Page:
STILLWELL: Did you go to the movies a lot?
WELSH: I did go to the movies a lot when I was young. Me and my friend, Nicholas, would go to the movies together all the time.
STILLWELL: Do you ever think about politics?
WELSH: All the time.
STILLWELL: Do you vote?
STILLWELL: What is your favorite of all of your work?
WELSH: Oh, that’s such a tough question.
STILLWELL: They get harder.
WELSH: There’s probably an interesting answer to this, but I don’t know what it is. If I had to say something, I would probably say the song, “This Is Magic,” from the first Majical Cloudz album because I remember the moment that I wrote it was kind of like a moment of flipping a lot of self-doubt into self-confidence. I was very insecure and scared and, at some point, I realized that there was really nowhere to go in that direction, and that there was nothing to lose by just deciding to reverse it. And I feel like writing that song, that was sort of a moment where that happened in my life.
STILLWELL: What’s your favorite color?
WELSH: My favorite color is green.
STILLWELL: A specific green or just green?
WELSH: Like a forest-y green. I don’t know the names of the different colors, but something that’s sort of dark, not very fluorescent.
STILLWELL: Have you ever taken acid?
WELSH: Yes. I think psychedelic drugs have had a positive effect on my identity and my life. When I was in high school, I remember I got into smoking pot, and then I watched Fear and Loathing in Las Vegas, and things like that. So I found out about psychedelic drugs, and then I was like, “Oh, this is interesting. What is this?” Then I read the book, The Electric Kool-Aid Acid Test by Tom Wolfe, and I decided that I really needed to try psychedelic drugs as a kind of exploration. It was like, “Wait, I can eat this thing, and then I perceive everything differently? That’s pretty cool.” So I tried it. I feel like so many formative experiences have involved something like that. And I think they’re important because they let you see that the way that you think of yourself, the way that you think of the world, the way that you think of your relationships, you can see it all differently. It’s not set in stone. It’s certainly not objective.
STILLWELL: Do you make music every day?
WELSH: Not every day.
STILLWELL: Would you like to live in outer space?
WELSH: Absolutely not. I feel like existence would lose all meaning, and I would be afraid to know what direction that would take.
STILLWELL: Do you know how to drive?
WELSH: Yes. I’ve driven across Canada with other people twice, and then I’ve driven all across the United States many, many times.
STILLWELL: Do you look in the mirror when you get up in the morning?
STILLWELL: How much time do you spend on the phone every day?
WELSH: Oh. Either looking at it or talking? I don’t know, but probably a lot of time.
STILLWELL: Do you think you’re a father figure to anyone?
WELSH: I don’t know. I would say, if anything, maybe an older brother figure. I don’t think I’m at father status yet. I don’t think the age discrepancy between my myself and anyone I know is that far away yet.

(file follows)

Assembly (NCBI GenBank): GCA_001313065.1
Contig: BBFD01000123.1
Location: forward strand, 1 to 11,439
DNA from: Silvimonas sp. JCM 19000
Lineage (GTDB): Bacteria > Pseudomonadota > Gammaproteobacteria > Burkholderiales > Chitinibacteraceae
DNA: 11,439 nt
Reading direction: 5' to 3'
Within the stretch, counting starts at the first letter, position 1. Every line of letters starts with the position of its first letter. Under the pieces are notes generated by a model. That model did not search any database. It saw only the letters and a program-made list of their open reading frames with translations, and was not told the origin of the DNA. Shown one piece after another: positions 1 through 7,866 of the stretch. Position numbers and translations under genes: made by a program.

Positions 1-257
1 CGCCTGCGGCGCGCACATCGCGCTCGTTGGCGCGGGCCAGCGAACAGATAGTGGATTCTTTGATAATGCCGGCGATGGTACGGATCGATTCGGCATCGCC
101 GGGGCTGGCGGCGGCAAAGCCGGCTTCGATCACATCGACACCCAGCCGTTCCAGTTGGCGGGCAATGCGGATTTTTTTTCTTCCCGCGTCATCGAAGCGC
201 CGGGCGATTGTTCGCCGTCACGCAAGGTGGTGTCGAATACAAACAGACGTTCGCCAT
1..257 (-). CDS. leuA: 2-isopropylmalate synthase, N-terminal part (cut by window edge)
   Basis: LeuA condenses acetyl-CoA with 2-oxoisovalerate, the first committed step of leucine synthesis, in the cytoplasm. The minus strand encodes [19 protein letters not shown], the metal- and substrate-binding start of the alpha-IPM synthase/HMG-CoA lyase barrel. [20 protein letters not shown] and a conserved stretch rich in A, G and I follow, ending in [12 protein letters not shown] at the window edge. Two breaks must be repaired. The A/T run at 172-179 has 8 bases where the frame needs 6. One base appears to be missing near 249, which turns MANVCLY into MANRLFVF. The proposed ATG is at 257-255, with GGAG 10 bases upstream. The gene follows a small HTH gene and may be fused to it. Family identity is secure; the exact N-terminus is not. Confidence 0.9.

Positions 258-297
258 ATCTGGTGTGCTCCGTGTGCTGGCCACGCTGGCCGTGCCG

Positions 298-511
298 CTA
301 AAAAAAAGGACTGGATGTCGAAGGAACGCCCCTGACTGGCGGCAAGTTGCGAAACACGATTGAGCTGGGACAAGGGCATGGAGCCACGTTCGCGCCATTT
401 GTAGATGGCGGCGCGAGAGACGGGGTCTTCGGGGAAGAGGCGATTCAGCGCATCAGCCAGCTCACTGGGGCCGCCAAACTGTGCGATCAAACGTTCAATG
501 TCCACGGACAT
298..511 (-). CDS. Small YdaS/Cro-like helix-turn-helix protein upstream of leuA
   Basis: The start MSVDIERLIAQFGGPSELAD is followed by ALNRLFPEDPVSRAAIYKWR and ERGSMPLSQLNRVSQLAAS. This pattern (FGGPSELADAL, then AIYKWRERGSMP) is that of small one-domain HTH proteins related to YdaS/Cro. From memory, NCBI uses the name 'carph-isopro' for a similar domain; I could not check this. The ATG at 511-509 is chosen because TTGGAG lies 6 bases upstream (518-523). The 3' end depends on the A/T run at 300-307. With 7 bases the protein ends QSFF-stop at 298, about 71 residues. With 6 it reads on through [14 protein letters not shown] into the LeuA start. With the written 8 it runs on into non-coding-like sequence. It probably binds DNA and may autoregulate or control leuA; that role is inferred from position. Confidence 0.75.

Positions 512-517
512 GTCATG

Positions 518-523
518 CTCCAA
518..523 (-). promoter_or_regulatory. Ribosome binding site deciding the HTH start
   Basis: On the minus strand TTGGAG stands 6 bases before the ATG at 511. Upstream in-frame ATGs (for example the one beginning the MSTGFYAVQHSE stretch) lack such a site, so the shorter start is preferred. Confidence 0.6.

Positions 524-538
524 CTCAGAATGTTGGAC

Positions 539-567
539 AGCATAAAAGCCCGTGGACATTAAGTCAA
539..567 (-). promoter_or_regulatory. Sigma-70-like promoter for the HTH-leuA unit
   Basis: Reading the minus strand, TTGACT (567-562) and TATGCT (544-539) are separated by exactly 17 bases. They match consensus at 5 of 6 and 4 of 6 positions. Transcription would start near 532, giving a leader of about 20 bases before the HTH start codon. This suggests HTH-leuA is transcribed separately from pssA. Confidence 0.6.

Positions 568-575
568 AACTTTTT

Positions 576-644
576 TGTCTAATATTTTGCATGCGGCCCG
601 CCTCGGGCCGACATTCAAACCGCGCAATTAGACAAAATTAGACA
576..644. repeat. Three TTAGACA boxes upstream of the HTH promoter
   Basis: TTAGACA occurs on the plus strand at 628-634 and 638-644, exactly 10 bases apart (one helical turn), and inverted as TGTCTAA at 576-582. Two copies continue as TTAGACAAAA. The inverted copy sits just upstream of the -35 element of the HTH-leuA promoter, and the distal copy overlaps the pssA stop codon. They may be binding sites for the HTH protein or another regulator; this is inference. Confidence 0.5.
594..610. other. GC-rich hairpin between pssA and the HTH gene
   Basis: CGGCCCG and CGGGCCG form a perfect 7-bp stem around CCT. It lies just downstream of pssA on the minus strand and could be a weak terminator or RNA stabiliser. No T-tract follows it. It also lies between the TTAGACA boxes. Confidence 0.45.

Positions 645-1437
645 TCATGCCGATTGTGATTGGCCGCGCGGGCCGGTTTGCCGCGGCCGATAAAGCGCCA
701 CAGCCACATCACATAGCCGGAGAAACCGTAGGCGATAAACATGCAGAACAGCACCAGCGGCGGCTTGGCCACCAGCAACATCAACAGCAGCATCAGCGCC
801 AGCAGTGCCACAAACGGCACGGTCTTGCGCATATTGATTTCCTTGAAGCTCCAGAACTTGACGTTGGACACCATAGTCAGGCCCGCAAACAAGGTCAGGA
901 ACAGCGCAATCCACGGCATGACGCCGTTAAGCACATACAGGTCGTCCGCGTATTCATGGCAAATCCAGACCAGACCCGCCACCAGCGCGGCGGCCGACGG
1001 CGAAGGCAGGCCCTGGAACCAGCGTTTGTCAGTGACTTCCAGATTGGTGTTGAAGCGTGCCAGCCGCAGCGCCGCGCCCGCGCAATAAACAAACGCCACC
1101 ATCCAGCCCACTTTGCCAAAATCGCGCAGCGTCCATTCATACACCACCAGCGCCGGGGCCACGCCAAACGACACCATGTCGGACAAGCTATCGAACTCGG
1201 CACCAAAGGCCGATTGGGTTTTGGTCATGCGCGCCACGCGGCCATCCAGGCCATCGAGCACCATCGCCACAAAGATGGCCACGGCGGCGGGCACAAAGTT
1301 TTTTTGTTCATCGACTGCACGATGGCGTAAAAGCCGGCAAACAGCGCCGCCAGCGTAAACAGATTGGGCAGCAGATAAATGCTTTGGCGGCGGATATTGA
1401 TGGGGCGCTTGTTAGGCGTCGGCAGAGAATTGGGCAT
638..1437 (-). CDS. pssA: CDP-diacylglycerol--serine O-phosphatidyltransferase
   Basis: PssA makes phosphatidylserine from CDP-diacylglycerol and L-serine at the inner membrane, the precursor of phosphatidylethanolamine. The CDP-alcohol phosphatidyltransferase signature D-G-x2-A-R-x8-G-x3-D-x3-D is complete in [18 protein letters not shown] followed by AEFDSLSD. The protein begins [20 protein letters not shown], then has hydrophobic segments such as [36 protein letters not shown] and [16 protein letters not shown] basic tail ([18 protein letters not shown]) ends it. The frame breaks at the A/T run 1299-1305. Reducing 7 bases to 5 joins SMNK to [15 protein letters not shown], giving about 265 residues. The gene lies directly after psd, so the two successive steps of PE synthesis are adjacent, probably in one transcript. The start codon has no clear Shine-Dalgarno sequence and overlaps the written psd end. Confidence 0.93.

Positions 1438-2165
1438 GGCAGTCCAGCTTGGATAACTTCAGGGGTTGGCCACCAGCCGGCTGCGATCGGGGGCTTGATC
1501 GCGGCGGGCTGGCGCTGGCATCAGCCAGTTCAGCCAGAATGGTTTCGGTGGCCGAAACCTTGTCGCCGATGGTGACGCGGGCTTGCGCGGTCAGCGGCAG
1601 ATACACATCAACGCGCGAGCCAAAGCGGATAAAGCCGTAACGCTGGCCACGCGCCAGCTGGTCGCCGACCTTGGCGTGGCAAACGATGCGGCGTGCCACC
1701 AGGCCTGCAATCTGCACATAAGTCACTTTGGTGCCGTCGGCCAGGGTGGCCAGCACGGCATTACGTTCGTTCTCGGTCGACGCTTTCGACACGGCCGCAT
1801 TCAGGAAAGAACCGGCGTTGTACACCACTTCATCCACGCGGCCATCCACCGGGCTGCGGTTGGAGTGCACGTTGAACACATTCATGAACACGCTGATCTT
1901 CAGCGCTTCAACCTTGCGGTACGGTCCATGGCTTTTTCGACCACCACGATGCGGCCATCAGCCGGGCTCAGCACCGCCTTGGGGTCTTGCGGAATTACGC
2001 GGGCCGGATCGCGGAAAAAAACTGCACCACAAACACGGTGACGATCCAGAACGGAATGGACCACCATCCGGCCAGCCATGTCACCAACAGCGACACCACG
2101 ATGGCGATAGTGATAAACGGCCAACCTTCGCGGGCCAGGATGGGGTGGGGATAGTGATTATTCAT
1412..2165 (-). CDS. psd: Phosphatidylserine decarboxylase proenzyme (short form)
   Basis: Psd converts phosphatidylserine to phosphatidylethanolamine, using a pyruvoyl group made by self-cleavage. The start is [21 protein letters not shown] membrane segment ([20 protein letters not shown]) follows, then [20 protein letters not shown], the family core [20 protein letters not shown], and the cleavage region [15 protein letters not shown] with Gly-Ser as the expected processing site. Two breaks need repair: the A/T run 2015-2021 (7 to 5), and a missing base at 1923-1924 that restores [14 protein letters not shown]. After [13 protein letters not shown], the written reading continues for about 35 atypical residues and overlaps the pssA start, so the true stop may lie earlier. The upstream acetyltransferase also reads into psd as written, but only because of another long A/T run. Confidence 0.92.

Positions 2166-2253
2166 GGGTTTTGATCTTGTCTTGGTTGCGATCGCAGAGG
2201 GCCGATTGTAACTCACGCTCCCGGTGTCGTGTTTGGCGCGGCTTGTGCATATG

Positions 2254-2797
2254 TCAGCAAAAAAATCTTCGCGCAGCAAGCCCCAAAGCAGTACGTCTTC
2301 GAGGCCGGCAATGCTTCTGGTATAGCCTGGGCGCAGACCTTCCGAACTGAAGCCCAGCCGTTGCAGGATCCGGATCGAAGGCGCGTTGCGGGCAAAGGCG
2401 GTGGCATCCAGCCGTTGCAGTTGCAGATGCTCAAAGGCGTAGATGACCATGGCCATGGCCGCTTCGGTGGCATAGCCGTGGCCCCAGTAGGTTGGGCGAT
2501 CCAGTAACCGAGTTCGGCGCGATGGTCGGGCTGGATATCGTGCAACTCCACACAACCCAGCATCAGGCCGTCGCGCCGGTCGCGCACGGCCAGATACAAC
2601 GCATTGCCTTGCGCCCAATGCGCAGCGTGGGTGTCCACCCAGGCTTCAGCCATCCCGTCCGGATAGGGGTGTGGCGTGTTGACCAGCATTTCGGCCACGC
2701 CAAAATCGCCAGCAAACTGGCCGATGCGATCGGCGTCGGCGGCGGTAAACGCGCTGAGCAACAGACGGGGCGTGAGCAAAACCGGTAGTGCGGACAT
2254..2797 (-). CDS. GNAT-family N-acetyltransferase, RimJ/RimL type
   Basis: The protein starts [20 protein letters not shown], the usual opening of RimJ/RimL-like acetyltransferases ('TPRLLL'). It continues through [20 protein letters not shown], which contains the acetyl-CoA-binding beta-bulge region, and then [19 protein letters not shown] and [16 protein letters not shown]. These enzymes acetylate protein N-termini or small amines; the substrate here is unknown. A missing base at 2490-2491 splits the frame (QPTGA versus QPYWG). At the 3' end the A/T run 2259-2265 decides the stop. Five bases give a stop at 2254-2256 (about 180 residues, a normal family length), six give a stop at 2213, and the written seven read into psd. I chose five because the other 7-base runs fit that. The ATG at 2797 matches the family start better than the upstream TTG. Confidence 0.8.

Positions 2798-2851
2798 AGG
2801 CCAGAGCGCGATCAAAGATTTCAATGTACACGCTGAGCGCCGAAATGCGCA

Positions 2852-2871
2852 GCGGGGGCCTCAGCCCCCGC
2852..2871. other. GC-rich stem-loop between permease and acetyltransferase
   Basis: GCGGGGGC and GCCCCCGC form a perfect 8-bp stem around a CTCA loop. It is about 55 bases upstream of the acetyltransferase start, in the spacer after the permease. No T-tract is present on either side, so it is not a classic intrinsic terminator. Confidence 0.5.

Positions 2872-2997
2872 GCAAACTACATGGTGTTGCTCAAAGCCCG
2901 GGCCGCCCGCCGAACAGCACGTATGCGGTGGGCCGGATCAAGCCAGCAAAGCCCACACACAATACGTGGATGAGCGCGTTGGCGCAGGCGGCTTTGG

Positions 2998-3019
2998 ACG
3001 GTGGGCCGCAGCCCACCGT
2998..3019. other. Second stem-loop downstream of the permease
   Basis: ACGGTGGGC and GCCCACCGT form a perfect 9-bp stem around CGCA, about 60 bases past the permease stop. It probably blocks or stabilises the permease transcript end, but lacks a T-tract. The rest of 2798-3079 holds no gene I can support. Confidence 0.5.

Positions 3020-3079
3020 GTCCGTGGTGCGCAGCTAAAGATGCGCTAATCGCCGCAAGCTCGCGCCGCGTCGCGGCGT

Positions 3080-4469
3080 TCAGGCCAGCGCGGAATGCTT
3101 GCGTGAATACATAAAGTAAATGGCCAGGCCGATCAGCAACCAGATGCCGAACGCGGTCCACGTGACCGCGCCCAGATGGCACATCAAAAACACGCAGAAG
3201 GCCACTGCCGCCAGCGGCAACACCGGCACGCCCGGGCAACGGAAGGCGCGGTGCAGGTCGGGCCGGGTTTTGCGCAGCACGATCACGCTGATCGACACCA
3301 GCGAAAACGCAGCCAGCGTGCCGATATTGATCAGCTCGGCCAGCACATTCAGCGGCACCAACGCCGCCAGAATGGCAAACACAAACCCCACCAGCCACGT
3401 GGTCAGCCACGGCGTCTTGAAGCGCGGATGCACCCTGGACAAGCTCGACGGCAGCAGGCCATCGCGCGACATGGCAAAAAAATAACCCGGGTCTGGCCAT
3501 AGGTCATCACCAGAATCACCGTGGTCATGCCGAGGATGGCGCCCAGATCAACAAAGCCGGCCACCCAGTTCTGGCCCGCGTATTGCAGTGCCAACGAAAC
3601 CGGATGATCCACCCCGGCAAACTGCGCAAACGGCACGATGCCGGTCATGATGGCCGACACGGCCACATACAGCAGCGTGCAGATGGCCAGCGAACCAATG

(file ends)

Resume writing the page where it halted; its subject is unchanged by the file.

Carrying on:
STILLWELL: Have you ever gone to see a psychiatrist?
STILLWELL: Have you ever hated anybody?
STILLWELL: Have you ever been in love?
STILLWELL: Have you ever tried to grow a mustache?
STILLWELL: How did that go?
WELSH: It went very well. I loved it. It’s just that everyone in my life whose romantic affection I was interested in was not interested in me having it.
STILLWELL: So it went well and not well?
WELSH: I really enjoyed it. It was a nice time in my life.
STILLWELL: Do you believe in flying saucers?
STILLWELL: No? You don’t think there are aliens?
WELSH: I mean, I’m sure there are aliens. But do I believe in, like, the Roswell story? I certainly think the probability is very high that there’s some kind of other life in the universe. But the Roswell thing probably didn’t happen.
STILLWELL: Do you know how to dance?
STILLWELL: Do you dance well?
WELSH: I think so. I’ve been complimented on it before, and I think my best attribute as a dancer is my endurance and commitment.
STILLWELL: Do you believe in the American dream?
WELSH: I think I believe in the American dream in the sense of the Declaration of Independence and the idea of liberty. I believe in that. I believe in the principles that America presents.
STILLWELL: I sense a “but” coming.
WELSH: But… I don’t know. It’s obviously not real. I mean, it’s as real as any of our aspirations are, so it’s always possible, and maybe it’s a good thing to put on the horizon.
STILLWELL: Do you think the world can be saved?
WELSH: I hope so. I guess the only thing that could save it is itself.
STILLWELL: Do you believe in God?
WELSH: I do in a sense that I trust in my total ignorance of reality, and that makes me sort of believe in God. Or just in my total ignorance as to the nature of reality and of existence. My total ignorance is an experience of God, in a way.
STILLWELL: Do you have any secrets that you’ll tell after everyone else is dead?
WELSH: I would tell them all, but who would I tell them to?